Deputy sheriffs in southern California were under investigation Friday after a TV news helicopter caught them on video kicking and beating a suspect who was fleeing on horseback.
Francis Jared Pusok, 30, a white male with a criminal record, was kicked 13 times, punched 37 times and struck four times with batons, according to KNBC television in Los Angeles.
"I'm disturbed by what I see in the video," San Bernardino County sheriff John McMahon told the station, whose chopper hovered over the scene.
He ordered an internal investigation into the incident, which occurred in desert scrub in Apple Valley, 80 miles (130 kilometers) from Los Angeles.
It came five days after a white police officer in the South Carolina city of North Charleston was caught on video gunning down a fleeing African American suspect.
The officer, Michael Slager, has since been charged with the murder of Walter Scott, 50, and fired from the force, in the latest fatal confrontation in the United States between white police officers and unarmed black suspects.
Pusok was being served a warrant related to an identity theft investigation when he first fled on foot, then stole a horse, the San Bernardino County Sheriff's Department said in a statement.
From the KNBC video, it appeared Pusok was zapped with a Taser when he fell off the horse, after which up to 11 deputies began striking him.
He remained on the ground for 45 minutes, getting no medical attention before he was taken to hospital, the television station reported.
The sheriff's department acknowledged that "use of force occurred" after the Taser proved ineffective due to "loose clothing" that Pusok was wearing.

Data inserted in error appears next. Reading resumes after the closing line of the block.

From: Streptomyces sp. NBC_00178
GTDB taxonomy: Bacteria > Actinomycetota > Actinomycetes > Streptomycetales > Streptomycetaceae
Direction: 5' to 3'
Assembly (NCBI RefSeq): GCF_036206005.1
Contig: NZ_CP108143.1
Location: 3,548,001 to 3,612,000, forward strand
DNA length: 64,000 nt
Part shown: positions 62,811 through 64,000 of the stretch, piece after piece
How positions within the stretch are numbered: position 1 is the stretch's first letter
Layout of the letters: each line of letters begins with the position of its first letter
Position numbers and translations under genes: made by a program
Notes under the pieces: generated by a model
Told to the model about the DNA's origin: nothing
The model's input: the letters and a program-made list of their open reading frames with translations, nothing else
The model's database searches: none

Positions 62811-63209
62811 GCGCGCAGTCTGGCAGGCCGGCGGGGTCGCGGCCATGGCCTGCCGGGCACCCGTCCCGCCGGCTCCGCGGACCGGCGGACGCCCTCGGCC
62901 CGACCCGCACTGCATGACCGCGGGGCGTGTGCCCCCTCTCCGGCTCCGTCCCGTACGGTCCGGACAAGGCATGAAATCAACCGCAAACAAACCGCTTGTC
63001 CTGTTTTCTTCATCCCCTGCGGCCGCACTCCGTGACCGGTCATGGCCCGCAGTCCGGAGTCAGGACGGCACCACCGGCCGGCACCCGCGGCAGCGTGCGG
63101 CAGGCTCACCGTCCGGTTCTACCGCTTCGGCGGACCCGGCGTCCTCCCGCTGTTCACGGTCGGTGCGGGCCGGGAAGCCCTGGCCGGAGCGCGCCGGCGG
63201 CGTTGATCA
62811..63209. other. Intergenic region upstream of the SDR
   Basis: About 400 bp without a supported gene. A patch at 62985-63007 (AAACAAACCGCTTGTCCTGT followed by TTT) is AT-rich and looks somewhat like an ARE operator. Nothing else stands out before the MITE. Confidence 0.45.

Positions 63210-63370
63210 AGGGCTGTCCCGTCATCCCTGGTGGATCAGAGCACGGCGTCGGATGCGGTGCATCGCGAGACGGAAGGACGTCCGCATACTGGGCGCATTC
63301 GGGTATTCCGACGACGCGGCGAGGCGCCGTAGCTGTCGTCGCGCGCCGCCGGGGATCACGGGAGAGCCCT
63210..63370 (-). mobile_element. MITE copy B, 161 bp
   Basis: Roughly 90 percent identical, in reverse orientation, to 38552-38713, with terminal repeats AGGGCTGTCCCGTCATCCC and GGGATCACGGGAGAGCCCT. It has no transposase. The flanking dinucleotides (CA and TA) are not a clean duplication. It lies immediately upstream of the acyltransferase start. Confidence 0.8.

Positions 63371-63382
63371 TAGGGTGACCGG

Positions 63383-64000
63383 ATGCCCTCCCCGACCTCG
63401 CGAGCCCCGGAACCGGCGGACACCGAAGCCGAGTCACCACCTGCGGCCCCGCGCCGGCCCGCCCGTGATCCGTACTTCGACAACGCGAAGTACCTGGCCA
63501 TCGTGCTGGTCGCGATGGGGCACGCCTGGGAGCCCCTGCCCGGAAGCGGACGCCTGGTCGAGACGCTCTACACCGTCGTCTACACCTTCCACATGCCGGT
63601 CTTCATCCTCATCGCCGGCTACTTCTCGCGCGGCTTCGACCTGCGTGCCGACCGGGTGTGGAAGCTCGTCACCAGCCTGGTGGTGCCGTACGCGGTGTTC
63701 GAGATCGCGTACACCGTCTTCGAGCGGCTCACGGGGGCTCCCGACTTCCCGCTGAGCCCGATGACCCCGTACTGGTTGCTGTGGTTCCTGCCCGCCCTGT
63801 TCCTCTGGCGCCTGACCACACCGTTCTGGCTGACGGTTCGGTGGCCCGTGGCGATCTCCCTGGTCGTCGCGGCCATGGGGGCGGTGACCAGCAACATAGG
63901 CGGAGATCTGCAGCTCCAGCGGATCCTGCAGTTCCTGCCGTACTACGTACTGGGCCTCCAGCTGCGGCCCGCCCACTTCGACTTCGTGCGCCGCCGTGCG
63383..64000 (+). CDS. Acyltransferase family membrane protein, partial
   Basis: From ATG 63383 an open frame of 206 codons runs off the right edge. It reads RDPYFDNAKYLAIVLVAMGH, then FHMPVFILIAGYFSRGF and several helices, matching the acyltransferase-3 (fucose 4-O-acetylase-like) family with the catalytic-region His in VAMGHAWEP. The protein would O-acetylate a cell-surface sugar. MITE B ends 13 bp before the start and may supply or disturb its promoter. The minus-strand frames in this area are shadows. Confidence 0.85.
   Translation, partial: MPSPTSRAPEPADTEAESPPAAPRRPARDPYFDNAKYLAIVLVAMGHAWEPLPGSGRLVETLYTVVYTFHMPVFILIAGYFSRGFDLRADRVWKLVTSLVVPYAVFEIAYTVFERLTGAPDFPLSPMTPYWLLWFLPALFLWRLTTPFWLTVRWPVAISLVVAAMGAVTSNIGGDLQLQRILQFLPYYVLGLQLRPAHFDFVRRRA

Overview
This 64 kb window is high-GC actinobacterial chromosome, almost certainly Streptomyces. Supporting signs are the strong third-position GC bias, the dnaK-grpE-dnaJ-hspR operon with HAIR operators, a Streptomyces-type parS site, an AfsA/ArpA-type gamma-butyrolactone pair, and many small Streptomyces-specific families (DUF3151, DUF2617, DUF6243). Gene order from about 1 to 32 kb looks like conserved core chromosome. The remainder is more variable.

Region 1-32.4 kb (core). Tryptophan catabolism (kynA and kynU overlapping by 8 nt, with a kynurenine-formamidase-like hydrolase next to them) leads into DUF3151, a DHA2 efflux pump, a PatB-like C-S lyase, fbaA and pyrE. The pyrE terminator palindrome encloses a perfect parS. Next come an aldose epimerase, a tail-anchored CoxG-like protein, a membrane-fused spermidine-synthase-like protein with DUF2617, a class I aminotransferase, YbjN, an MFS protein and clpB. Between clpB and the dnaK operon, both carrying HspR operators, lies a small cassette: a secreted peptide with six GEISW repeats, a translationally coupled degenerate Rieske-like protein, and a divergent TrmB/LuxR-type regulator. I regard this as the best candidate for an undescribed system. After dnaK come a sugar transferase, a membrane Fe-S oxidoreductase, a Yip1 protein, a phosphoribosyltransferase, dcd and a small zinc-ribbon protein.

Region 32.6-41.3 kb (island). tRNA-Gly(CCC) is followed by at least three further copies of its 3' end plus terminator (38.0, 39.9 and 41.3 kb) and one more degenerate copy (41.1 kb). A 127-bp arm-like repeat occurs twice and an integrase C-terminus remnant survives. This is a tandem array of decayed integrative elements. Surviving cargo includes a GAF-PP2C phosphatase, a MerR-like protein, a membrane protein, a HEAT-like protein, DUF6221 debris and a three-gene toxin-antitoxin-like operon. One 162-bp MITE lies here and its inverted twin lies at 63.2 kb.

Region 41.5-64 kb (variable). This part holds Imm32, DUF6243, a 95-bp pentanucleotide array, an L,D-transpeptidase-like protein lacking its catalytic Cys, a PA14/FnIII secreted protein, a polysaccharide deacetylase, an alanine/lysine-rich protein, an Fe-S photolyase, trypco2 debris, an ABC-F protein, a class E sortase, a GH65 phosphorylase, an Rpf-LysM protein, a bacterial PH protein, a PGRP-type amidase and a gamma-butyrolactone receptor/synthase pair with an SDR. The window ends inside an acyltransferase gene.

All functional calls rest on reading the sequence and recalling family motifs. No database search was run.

Three deputies also got medical treatment -- two for dehydration and a third who got kicked by the horse, which itself sustained "numerous injuries."
Court records show Pusok had prior convictions for resisting arrest, animal cruelty, disturbing the peace, attempted robbery and failure to prove evidence of financial responsibility, KNBC said.
Pusok made local news headlines in November 2013 when he was arrested at his Apple Valley home after allegedly threatening his girlfriend and shooting a dog.
The San Bernardino County Sheriff's Department is itself facing several lawsuits over its use of Taser guns, including one filed in March by the American Civil Liberties Union (ACLU).
"Too often the department has failed to address questions" about its use of force, the organization's southern California chapter said in a statement.
Last month, officers from the Los Angeles Police Department were seen fatally shooting a homeless man in the city's notorious Skid Row district, in a video that soon went viral.
Police said the victim in that case had tried to get hold of an officer's firearm.